For those who know me well, I am fairly keen to enter an art/photography competition now and again, especially any that take me out of my comfort zone. Usually official comps with loads of terms and conditions and entry fees, and industry-accredited judges.
DigiDirect is a business that holds a FREE weekly comp for photographers. It's not a high-end comp; anyone can enter, even with a phone snap, and any image can win. You can imagine the number of entries they get. In fact, from my work background, and given the scope of a company like this, no one with actual experience in judging photos would let that through, it's most probable the work experience kid culls and picks the winner. And gets excited about it as they 'got to do something cool'.
Or, they go eenie meenie minie moe.
But I try to enter at least once a month to some of these more low brow comps (other photography gear businesses run similar comps too) especially if they are themed outside my normal interests. Why? To challenge myself creatively; so I am forever honing my skills, changing the way I look at things and, to keep my mind thinking outside the box. A fresh mind, a fresh look. And hey, they are a way to more productively fill any gaps I have rather than 'watch and binge'.
This past week (1st Feb), the comp had a very broad theme of 'Summer'. I didn't enter this particular competition as it is a genre I shoot often. Obviously many others did, the winning entry (pictured at left), in the end - is quite amazing. However.
Now, here is a MONSTROUS however, that affects photographers and artists alike.
The winning entry - is NOT a photograph. It isn't even a real person's name on the entry (DigiDirect didn't even write the correct name - they used Jane Eyke, the entry is under a Jan van Eyke). It was delivered by an AI company, pushing its boundaries to see what happens.
Supposedly they came forward, and rejected the winning dollars (actually a gift certificate for the company), but DigiDirect is still promoting the image as the winning photographic entry on its social media venues, with, and understandably so, a lot of peeved creatives commenting. As is the winning business.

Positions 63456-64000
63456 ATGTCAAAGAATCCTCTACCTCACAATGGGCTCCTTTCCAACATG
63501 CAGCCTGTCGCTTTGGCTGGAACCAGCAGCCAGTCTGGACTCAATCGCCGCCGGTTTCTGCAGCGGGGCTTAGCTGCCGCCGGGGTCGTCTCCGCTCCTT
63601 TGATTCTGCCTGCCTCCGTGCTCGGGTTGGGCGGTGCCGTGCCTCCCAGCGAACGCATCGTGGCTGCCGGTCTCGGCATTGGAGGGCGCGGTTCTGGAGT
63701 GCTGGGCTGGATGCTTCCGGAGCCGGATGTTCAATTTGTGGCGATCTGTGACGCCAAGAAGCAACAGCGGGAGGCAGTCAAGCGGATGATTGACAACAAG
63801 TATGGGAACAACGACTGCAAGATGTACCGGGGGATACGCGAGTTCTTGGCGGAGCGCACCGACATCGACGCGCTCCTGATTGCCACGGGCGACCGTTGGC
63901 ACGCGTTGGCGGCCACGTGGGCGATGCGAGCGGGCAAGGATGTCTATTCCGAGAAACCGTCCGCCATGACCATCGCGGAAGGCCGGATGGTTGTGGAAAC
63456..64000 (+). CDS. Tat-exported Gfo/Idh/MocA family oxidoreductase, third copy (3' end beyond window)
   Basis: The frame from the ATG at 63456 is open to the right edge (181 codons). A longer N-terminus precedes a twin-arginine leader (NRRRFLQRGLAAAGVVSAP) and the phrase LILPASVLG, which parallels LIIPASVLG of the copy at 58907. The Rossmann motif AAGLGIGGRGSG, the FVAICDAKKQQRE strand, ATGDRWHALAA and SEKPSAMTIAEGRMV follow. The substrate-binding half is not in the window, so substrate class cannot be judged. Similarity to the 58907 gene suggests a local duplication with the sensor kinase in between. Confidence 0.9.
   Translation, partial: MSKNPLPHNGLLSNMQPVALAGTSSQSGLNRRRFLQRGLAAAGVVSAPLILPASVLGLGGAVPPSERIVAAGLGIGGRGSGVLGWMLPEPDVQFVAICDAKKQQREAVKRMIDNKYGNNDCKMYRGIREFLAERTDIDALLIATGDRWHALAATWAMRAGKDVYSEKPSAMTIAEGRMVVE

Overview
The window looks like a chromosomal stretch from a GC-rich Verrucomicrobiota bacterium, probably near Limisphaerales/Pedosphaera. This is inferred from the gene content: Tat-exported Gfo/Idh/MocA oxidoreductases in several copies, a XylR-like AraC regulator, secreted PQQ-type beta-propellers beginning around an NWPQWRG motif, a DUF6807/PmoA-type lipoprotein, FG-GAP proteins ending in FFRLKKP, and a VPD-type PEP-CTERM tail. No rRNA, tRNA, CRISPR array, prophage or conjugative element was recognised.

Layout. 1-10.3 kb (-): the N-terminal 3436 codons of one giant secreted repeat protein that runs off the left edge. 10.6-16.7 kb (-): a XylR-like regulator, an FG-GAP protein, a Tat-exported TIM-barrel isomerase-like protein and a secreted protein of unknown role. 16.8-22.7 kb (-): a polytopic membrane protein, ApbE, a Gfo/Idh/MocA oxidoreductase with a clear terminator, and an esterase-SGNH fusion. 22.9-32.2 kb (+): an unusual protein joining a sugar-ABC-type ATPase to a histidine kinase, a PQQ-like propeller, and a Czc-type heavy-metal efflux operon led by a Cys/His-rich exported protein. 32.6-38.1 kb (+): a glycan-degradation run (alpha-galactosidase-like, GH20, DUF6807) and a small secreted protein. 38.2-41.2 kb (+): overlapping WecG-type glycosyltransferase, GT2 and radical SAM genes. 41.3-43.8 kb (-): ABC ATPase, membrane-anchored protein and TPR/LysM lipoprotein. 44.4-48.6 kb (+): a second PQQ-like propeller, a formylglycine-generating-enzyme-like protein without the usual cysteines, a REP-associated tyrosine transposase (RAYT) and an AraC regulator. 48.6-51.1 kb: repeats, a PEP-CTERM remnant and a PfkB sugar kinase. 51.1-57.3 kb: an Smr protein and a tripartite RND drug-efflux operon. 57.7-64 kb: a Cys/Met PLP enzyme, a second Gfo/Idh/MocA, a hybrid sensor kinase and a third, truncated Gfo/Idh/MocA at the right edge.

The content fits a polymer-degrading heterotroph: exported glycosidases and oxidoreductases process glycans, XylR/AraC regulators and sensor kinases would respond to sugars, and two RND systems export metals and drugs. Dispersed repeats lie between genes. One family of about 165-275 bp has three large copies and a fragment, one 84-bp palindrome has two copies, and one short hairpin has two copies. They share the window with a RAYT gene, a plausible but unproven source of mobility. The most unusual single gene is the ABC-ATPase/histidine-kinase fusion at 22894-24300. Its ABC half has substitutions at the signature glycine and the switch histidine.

What for? Publicity I imagine (edit: having read up further on it now, yes I am sure, for publicity). Well here I am, also writing about it adding to the machine hey!
But - they did make a statement on DigiDirect's announcement post (I have removed their name here, to avoid myself running on their mouse wheel of extra publicity, but can easily be found if further interested).
We have to come clean. This is an AI generated image that we entered as an experiment.
We’re at a turning point with AI technology and having a machine generated image win a photography competition is the ultimate test.
As photographers ourselves, we didn’t do this to embarrass or humiliate the community but to prove that we’re truly living in a new world.
Please check out our page for the full statement.
Cheers - PRETEND NAME team.
Then on their own insta page:
This week, we won a popular @digidirect photography competition by entering a drone shot of a pair of surfers at sunrise.
It’s a beautiful image, but it’s not real. It’s the world’s first AI generated award-winning photograph.
After learning that we’d won, we came clean to the company running the competition and returned the cash prize. So why did we do it?
We did it to prove that we’re at a turning point with artificially intelligent technology by passing the ultimate test. Could an AI generated image not only slip by unnoticed (not one person who has seen the image has sensed anything out of the ordinary) but actually be awarded the top prize by a photography expert?